“O Lord of hosts, God of Israel, enthroned above the cherubim, you are the God, you alone, of all the kingdoms of the earth; you have made heaven and earth. Incline your ear, O Lord, and hear; open your eyes, O Lord, and see; and hear all the words of Sennacherib, which he has sent to mock the living God. Truly, O Lord, the kings of Assyria have laid waste all the nations and their lands, and have cast their gods into the fire. For they were no gods, but the work of men’s hands, wood and stone. Therefore they were destroyed. So now, O Lord our God, save us from his hand, that all the kingdoms of the earth may know that you alone are the Lord.” (Isaiah 37:16-20 ESV)
Hezekiah offers this prayer when the Sennacharib of Assyria invaded Judah and captured its fortified cities. He has already wiped out the kingdoms to the North of Israel, those between Assyria and Israel, and humanly speaking there is nothing to stop him from taking Jerusalem too. This prayer of Hezekiah shows us a kingdom, rather than personal well-being, mindset. Rather than praying for deliverance for himself and for Israel, his first concern is the reputation of God. He does ask that God would save them, but not for their own prosperity sake. He asks God to save them “that all the kingdoms of the earth may know that you alone are the Lord.”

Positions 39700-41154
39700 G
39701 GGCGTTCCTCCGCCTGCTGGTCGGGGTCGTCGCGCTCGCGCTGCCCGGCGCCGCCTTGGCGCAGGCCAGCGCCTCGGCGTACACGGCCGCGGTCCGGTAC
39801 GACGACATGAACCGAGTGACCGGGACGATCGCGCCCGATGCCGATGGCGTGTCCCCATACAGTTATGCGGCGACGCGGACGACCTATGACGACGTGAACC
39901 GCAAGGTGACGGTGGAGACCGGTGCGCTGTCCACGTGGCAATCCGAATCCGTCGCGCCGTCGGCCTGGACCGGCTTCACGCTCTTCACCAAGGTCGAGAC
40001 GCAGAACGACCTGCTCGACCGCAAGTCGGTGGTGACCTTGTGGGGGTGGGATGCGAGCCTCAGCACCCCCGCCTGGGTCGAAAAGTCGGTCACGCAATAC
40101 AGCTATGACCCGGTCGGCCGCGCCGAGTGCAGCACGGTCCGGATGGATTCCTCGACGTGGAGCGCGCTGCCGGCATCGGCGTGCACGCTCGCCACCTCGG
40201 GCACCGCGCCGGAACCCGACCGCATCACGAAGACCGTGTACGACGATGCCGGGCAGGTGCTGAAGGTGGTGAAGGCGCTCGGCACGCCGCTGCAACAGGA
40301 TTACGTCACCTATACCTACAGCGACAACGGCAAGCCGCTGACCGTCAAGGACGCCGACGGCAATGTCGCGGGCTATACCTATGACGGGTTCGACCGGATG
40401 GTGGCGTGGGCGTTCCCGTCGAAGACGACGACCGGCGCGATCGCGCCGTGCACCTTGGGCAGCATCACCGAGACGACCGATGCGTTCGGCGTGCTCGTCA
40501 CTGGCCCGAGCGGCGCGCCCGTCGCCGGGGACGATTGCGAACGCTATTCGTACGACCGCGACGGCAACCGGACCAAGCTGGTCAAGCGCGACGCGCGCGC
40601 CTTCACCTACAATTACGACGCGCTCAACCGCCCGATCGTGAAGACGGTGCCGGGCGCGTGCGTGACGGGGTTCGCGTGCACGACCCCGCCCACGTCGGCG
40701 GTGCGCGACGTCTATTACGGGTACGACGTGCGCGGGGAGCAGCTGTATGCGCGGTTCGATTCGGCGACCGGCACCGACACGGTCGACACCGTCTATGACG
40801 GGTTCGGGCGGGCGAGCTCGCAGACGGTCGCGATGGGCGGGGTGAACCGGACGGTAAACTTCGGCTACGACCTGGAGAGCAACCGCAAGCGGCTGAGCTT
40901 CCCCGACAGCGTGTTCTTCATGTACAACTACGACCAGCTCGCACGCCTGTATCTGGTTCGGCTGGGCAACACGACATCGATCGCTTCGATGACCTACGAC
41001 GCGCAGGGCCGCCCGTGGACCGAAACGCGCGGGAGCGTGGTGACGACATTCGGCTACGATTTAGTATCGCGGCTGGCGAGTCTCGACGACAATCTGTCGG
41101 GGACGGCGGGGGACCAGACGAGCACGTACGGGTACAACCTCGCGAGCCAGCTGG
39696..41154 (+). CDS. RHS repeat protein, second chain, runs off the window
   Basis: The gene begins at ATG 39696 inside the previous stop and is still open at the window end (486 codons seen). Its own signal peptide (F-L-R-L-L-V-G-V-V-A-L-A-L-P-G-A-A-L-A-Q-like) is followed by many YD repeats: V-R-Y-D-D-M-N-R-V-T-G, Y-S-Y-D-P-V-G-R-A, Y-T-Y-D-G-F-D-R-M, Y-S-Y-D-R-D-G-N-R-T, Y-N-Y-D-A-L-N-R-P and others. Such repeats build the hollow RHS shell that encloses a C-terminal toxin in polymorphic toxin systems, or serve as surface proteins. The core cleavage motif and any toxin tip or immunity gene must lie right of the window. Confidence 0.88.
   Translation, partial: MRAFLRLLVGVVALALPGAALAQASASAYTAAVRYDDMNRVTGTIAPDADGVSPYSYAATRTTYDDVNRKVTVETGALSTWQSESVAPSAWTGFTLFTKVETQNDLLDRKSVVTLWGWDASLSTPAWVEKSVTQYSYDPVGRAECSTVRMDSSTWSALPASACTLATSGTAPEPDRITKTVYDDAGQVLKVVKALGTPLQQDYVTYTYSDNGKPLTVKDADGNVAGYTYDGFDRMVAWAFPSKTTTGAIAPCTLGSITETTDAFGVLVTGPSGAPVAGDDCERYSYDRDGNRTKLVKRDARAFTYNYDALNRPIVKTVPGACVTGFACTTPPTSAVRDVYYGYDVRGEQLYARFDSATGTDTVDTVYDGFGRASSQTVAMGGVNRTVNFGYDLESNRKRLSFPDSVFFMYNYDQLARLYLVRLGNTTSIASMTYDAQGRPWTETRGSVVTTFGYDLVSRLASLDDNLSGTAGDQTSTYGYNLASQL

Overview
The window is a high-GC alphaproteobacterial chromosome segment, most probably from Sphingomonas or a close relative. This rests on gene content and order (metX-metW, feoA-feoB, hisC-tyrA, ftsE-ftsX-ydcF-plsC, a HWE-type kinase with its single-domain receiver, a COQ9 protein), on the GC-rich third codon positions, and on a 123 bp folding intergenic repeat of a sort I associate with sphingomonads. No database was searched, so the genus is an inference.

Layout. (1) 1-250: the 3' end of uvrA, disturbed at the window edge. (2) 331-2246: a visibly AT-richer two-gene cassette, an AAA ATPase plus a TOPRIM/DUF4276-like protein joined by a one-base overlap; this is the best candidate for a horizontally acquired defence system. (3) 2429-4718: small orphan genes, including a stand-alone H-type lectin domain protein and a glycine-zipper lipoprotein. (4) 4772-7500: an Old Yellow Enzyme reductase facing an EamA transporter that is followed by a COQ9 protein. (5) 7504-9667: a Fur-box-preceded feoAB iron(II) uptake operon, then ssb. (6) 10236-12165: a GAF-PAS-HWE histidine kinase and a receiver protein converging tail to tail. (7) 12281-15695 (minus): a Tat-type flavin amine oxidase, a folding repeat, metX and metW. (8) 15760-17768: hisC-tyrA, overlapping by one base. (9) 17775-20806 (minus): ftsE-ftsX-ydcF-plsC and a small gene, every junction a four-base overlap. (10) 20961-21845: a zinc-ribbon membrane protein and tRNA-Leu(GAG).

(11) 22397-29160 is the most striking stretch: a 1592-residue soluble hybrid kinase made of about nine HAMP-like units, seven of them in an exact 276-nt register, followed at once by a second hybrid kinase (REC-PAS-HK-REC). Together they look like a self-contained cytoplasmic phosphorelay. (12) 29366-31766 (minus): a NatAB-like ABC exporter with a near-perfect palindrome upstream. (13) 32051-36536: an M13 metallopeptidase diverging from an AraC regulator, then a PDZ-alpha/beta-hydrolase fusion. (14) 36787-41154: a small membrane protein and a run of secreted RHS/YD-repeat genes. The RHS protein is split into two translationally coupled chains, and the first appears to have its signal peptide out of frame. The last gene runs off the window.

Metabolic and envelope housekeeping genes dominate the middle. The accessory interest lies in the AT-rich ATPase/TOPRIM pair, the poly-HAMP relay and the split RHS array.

The Lord’s Prayer shows us this same kingdom focus. This does not mean we should refrain from asking for things from God for ourselves, just that we should recognize that the things we pray for ought to be things that will help us with our calling to be about kingdom business.
Our Father, who is in heaven, hallowed be your name. Your kingdom come, your will be done on earth as it is in heaven. Give us this day our daily bread, and forgive us our debts as we forgive our debtors. Lead us not into temptation, but deliver us from evil for thine is the kingdom, the power, and the glory forever and ever. Amen.